Most of the organizations in the world have implemented project management successfully and achieved better and sustainable outcomes. But, in today’s dynamic, global, highly competitive and complex business environment, the project management approach is turning out to be a little difficult one to implement due to its rigidity and highly process-oriented methodology. Out of the several techniques to resolve this rigidity, agile project management is found to be one of the most successful approaches. It is considered to be the most flexible and capable approach, which can execute several varieties of tasks simultaneously.
The traditional project management approach adopts a linear sequence of completion of events one after the other known as "waterfall" methodology. All the events and tasks of the project are planned well in advance, and are completed one after the other passing through different phases of a project known as "Project Life Cycle." In general, these phases are known as define, plan, execute, and close. All these four phases are commonly followed in each and every project. The project scope statement is prepared well in advance and the possibility of making changes to the scope is very rare. Due to this, the projects that are generally of longer duration face severe deviations in planned versus actual budgets and timelines.
Contrary to this traditional approach, the agile approach adopts an iterative approach (projects are implemented in small packets of works) which enables it to incorporate an element of flexibility in the scope and dynamic modification of project based on client’s requirements. It focuses on working along with the needs of the customer throughout the project, instead of freezing them at the beginning itself. The agile approach uses flexibility-enabled software for completing the tasks of the project through adaptive planning. According to the Project Management Institute (www.pmi.org), adoption of the agile approach is rapidly increasing in many industries and it is not limited only to Software and IT projects. Whereas the traditional project management is useful for tangible deliverables, the agile is found to be more useful for intangible and knowledge-oriented deliverables.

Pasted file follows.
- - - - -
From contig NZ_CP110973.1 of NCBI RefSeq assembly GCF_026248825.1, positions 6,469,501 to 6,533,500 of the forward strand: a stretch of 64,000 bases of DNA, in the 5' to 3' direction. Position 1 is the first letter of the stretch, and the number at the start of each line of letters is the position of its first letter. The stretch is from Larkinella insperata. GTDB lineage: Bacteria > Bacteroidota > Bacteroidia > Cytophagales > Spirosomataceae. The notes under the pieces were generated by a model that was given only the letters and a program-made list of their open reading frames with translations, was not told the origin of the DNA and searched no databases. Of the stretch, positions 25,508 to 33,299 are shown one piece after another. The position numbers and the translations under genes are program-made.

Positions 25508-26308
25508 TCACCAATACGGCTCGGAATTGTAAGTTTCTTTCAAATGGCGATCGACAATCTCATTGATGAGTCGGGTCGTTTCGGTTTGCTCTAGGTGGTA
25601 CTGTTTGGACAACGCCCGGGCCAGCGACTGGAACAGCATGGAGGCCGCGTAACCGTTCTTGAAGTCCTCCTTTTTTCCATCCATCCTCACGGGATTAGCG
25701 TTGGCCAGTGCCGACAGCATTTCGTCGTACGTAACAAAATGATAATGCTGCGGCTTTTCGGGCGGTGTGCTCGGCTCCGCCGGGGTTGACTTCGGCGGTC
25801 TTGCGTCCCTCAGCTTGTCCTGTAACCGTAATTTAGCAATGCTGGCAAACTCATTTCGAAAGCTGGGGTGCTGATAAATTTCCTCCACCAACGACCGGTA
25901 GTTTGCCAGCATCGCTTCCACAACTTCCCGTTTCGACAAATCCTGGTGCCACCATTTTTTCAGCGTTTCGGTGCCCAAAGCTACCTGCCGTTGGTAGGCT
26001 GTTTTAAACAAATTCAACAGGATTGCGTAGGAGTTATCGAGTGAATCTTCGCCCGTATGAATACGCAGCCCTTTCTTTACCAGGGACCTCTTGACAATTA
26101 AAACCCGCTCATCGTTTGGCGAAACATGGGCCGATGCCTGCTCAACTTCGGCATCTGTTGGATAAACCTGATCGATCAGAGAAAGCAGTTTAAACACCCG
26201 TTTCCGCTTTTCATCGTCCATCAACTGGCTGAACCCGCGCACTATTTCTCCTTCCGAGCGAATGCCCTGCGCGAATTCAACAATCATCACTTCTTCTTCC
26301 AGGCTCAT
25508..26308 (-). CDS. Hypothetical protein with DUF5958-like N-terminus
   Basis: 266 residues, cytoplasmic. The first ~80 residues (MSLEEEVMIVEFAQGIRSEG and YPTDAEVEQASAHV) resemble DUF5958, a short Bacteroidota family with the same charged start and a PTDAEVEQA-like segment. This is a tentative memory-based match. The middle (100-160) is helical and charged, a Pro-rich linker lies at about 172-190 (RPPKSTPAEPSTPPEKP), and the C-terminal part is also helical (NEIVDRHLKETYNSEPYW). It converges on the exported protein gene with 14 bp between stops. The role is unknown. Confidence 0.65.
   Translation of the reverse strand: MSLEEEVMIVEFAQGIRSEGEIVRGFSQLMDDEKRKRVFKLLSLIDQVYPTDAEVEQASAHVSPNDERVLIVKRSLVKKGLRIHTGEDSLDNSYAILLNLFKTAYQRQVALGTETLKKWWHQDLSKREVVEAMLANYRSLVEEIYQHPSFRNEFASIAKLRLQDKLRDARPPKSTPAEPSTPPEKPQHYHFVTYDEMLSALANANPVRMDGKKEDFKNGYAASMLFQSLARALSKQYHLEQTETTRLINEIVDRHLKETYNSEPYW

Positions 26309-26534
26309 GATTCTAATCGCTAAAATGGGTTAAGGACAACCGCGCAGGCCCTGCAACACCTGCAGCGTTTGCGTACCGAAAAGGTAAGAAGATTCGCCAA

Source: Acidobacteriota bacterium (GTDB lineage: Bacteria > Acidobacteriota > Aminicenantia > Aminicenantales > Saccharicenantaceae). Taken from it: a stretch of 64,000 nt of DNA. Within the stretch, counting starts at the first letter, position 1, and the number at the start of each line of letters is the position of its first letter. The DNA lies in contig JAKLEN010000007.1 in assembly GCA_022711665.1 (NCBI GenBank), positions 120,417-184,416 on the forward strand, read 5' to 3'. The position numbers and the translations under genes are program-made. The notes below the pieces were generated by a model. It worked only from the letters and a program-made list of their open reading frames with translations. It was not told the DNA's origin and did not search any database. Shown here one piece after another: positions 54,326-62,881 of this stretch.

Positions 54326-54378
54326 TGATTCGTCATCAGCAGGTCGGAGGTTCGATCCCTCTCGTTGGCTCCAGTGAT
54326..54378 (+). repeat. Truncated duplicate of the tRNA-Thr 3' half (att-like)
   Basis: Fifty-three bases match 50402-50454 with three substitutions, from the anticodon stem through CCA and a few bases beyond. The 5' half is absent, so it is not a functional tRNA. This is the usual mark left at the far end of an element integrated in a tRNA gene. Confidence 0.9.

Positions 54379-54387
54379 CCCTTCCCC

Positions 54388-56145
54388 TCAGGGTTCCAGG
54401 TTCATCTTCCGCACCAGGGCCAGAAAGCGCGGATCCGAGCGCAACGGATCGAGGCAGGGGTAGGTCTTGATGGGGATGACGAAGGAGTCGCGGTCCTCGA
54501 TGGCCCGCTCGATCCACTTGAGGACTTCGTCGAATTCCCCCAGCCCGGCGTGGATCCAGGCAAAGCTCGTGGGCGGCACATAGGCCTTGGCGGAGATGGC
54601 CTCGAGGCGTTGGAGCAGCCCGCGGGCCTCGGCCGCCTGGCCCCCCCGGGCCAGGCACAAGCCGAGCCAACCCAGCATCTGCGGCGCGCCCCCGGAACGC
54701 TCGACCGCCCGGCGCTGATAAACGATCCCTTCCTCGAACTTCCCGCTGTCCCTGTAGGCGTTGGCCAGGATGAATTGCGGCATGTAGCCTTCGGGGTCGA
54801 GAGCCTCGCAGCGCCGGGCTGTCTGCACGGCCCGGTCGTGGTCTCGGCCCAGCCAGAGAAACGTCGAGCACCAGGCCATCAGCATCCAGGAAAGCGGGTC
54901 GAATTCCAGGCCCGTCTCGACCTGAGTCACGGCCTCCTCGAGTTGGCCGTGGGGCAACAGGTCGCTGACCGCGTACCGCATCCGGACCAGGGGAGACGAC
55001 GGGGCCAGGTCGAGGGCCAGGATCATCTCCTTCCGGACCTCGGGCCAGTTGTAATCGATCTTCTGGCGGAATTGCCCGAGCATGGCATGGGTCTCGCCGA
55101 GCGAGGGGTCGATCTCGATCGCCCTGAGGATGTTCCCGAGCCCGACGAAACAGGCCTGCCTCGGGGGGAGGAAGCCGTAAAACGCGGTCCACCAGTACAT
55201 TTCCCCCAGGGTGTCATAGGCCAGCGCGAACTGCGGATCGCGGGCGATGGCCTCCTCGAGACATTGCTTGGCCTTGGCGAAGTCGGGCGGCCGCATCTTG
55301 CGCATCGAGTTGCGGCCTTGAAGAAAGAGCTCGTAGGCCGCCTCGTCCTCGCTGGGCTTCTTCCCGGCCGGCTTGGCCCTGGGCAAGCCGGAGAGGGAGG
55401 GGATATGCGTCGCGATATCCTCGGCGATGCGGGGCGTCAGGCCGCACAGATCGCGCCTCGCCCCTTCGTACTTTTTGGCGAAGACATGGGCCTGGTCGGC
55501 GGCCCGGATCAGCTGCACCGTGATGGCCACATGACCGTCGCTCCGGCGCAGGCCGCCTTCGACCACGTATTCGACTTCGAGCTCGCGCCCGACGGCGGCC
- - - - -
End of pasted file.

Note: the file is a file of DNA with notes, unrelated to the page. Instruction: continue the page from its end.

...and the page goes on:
In traditional projects, the deliverables are not visible to the client until the completion of a very long duration of the project, whereas, in agile, the client can visualize the deliverables in small chunks within a very short duration. At the same time, the changing needs of the client can be incorporated at every chunk of the agile project. This increases the client’s satisfaction and at the same time enables flexibility and adaptability in the project.
Most commonly used agile processes are Scrum, Scrum/XP hybrid, Custom Hybrid, Scrumban, Kanban, and Iterative development. Out of all these, Scrum is the most popular agile methodology designed to guide the members of project teams in the step by step iterative methodology and the delivery of the product to the customer in a phased and incremental manner. Popularly, the Scrum is also called as "A Framework of Agile Project Management." It enables the project teams to quickly respond to changes in an efficient and effective manner and dynamically modifies the time and cost of the project to suit the client’s requirements. This is achieved through the usage of tiny slabs of time, known as "time boxes," and a collaborative approach with the client. In agile projects, the traditional project manager functions as a "ScrumMaster." Some of the examples of usage of scrum include social justice, venture capital projects, sales, marketing, finance projects, and portfolio management. Scrum works in a "lean way" and executes the projects through the continuous involvement of customer and project team to develop the right outcome as per the requirement of customer.
Today, the popularity of agile project management approaches has already spread to almost all industries. Some of the industries where agile approaches are widely used are, software, information technology, construction, pharmaceuticals, medical devices manufacturing, mobile and telecommunications, and electronic products manufacturing, etc.
It is expected that very soon project management will be totally replaced by the agile approach in many sectors.